The work in the garden is winding down now in preparation for the cooler months. A lot of weeding, cutting back and tidying to be done. I like this time of year though as thoughts turn to more indoor activities. 
I am definitely of the hibernating type. Reading, writing, sewing, knitting, watching films, cooking. If I had a real log fire I would probably never leave the house!  I have resolved to be a little braver this winter though and make myself go outside regularly no matter how cold it gets. Do you have any cosy plans for the cooler months?
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In the Garden

A great-spotted woodpecker has been visiting the garden, though I’m not sure if it is the same one we had last year. I think this one is younger. You can always tell when it’s here by the characteristic  shriek announcing its presence. There is no mistaking it. And it attacks the poor peanut feeder with a great force and determination – as if it were the neighbouring oak.

The flowerbeds are just turning to their most wildest tangle – I shall need to get out there and start cutting back before some of the larger plants take over.

Many of the vegetables are growing very well this year… in part because I resorted to the use of a modest sprinkling of slug pellets now and again. I feel very guilty about using them, but I tried everything else I could in past years. It was that or give up trying to grow anything all together.

It is my first year growing leeks and sweetcorn… so far, so good. The kale is growing very well indeed, I shall pick a few leaves tomorrow. And the courgettes already have several fruit on them. Two of my three cucumbers died a very sudden and unexplained death. I didn’t think they would last to be honest, not without a greenhouse or some other kind of protection. I shall be harvesting potatoes and blackcurrants later in the week.

The peony in the picture above was from a plant transplanted from my mum’s garden over ten years ago. She gave me two – one double flowered and one single. The double blooms year after year without fail, the other one however, had never flowered… until this year that is, so I’m glad to get a picture of this little pink bud emerging.

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Tales from the Garden

A weekend spent mostly in the garden 🙂 I have the sorest of fingers where my gloves have worn holes. I must buy some more, they are not much use at all. Thorns and twigs scratch and I don’t notice until the next day when I wake up with scarlet weals along the inside of my forearms, right where the skin is white and most sensitive from never seeing the the sun.

I pulled bunches of the mint which is outgrowing its designated area, as it is wont to do. The white roots are tough as rope and weave in and out of each other beneath the surface. I uncover slick sienna brown slugs hiding tight against the wall where it’s dark and damp.

I try to work at least an hour in the garden each day. There is so much to do, and I’m still learning… like the more often I weed, the less work it is. We haven’t had much rain lately and the ground is dry and cracked on the surface like chapped lips under a mediterranean heat. Though when I dig down the soil there is soft and crumbly. I build it up around the new Virginia stock plants and press firmly before watering in. I imagine their thirsty roots free from the confines of the pot, tendrils unfurling and lengthening into the limitless soil. What a relief it must be to grow unfettered and free.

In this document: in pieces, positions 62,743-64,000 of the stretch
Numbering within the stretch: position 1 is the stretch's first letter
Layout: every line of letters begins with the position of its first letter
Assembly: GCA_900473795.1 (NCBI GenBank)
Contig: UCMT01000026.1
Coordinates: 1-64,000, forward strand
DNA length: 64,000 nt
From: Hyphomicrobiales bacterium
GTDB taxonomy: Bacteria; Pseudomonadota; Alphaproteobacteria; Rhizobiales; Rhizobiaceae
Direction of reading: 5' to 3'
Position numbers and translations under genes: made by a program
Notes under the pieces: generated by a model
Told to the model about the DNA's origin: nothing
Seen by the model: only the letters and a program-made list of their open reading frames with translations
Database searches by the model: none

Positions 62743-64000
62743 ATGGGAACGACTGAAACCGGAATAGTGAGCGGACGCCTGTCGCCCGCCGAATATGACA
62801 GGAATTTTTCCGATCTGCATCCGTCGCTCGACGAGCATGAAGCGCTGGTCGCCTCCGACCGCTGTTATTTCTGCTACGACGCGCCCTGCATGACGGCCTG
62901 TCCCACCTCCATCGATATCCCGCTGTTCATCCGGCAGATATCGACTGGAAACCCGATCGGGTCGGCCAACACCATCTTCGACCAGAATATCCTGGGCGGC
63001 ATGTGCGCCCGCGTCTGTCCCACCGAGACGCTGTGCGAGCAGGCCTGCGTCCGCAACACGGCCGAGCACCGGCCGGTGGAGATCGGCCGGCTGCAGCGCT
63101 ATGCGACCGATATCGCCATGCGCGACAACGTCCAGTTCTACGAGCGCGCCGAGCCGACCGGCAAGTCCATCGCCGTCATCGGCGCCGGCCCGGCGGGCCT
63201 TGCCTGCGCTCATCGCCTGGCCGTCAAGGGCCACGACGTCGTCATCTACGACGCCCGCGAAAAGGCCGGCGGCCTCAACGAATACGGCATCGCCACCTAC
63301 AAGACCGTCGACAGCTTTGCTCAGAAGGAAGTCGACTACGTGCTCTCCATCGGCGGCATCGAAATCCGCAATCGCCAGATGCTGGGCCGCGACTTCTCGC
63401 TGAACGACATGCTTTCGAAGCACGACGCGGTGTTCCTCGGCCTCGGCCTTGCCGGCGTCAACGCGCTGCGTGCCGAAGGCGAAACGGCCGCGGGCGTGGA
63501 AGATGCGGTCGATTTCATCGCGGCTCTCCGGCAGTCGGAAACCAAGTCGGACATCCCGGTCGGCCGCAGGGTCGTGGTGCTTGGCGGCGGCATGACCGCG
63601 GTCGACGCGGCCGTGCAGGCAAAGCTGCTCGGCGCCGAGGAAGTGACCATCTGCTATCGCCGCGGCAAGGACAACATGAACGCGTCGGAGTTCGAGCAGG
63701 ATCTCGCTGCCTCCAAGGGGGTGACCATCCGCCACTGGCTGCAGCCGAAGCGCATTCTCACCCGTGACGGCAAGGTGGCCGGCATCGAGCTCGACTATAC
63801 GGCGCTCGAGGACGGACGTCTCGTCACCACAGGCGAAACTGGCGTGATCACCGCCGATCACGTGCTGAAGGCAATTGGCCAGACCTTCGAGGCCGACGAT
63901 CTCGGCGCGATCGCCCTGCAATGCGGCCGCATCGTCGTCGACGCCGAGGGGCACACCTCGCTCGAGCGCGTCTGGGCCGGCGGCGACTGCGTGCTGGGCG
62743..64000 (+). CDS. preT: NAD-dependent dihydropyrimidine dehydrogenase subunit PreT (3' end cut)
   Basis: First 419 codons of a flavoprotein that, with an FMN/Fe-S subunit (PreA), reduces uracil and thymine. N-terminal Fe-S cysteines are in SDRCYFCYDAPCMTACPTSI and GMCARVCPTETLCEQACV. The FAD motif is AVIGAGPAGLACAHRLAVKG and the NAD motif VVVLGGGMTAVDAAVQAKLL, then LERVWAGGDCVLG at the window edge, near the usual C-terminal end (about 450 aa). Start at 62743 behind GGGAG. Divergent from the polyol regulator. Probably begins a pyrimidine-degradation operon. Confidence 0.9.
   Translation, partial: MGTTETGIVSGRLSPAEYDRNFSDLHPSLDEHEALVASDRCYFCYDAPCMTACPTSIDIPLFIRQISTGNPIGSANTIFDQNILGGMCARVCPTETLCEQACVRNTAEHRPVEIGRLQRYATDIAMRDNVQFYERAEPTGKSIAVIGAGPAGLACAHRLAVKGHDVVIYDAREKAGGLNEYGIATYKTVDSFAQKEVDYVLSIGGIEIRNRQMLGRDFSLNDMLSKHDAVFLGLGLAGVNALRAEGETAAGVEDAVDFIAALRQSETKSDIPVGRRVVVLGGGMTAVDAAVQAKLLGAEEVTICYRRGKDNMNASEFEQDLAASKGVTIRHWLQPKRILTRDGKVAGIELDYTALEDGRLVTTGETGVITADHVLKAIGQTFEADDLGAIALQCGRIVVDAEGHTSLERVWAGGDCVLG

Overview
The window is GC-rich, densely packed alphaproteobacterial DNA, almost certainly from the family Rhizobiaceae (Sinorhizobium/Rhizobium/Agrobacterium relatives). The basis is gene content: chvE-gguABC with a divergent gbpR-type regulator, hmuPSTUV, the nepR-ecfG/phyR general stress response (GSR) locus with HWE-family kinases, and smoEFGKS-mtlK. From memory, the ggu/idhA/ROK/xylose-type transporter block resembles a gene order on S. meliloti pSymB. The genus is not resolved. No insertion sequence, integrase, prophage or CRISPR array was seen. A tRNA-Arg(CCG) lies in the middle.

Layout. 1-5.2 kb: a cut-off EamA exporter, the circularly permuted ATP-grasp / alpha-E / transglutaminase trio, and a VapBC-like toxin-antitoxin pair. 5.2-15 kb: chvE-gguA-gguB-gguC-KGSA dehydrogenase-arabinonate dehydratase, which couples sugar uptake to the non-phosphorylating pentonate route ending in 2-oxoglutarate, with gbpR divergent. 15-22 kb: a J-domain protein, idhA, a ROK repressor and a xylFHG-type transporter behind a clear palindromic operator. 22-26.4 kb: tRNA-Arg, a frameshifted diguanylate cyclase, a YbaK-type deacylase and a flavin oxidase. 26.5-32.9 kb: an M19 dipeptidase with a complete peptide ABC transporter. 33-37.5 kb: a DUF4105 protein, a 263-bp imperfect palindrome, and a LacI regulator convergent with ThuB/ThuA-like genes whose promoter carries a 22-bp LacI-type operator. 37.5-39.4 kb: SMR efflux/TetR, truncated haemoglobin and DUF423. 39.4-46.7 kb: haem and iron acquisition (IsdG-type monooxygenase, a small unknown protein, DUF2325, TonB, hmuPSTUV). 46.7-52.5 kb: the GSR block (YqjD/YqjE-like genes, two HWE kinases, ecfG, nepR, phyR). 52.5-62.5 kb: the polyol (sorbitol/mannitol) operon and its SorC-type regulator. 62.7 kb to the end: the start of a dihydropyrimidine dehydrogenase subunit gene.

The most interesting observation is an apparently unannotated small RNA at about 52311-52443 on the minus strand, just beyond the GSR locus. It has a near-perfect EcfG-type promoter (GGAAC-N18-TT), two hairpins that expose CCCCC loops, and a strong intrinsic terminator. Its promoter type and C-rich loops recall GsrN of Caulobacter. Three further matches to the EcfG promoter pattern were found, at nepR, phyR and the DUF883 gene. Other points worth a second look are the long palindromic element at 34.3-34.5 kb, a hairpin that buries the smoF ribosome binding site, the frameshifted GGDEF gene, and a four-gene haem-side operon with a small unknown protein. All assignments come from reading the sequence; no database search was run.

Elsewhere in the garden the courgette plants are flowering, yellow bulbous sacs, some opening, some still yet closed tight. Emily has been practicing hurdles, jumping over obstacles placed at random all over the lawn. There is a huge patch of dying grass where the tent was last week. It has afforded a feast to a blackbird who has been collecting worms to take back to her young nesting in the hedge. A baby robin came visiting too, very brave he hopped right up to us in his quest for worms. So agile, he bounded around the grass on legs so thin they looked like they might snap in two.

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Charles Dowding’s Vegetable Course

Charles Dowding produces veg all year round at his Lower Farm in Somerset, UK as well as running courses on gardening for all levels. When I saw this book in my local library, I was attracted by his method of minimal effort that results in abundant and healthy harvests.
This book advocates the ‘no-dig’ method, which, to be honest, I had never heard of before. I well recall the back-breaking work it took to convert sections of my lawn into vegetable beds by using the trench-digging method, so I am more than happy to hear of an alternative. Everybody I know who grows vegetables digs the soil deep and incorporates compost/manure into it, rather than laying it on top of the undisturbed earth as this gardener recommends. 
The advantages of this method are many including:
  •  new weed seeds are less likely to be brought to the surface where they might sprout 
  • less manual labour
  • the soil structure remains intact supporting growth
  • over time the soil becomes more nutrient rich and productive.
There is a good chapter on the basic tools you will need – no fancy gadgets or unnecessary expense here. He just recommends buying the essentials – the best you can afford. There are some useful chapters on accessories, weed identification, pests and diseases, tips on growing the most common vegetables, seed-saving, and a monthly gardening calendar.
Overall Charles is a minimalist gardener, minimal intervention, minimal unnecessary work and tools, which I like. This is a good book for the beginner gardener or someone who is still trying to find a system that works. 
He calls for a greater understanding of the natural processes at work: 
“A healthy and happy garden comes from a balanced approach: from tolerating some pests and diseases, while at the same time keeping their causes to a minimum.”
From the beautiful photographs in the book this method clearly works for him. I will definitely be putting a lot of his advice to use in my own garden.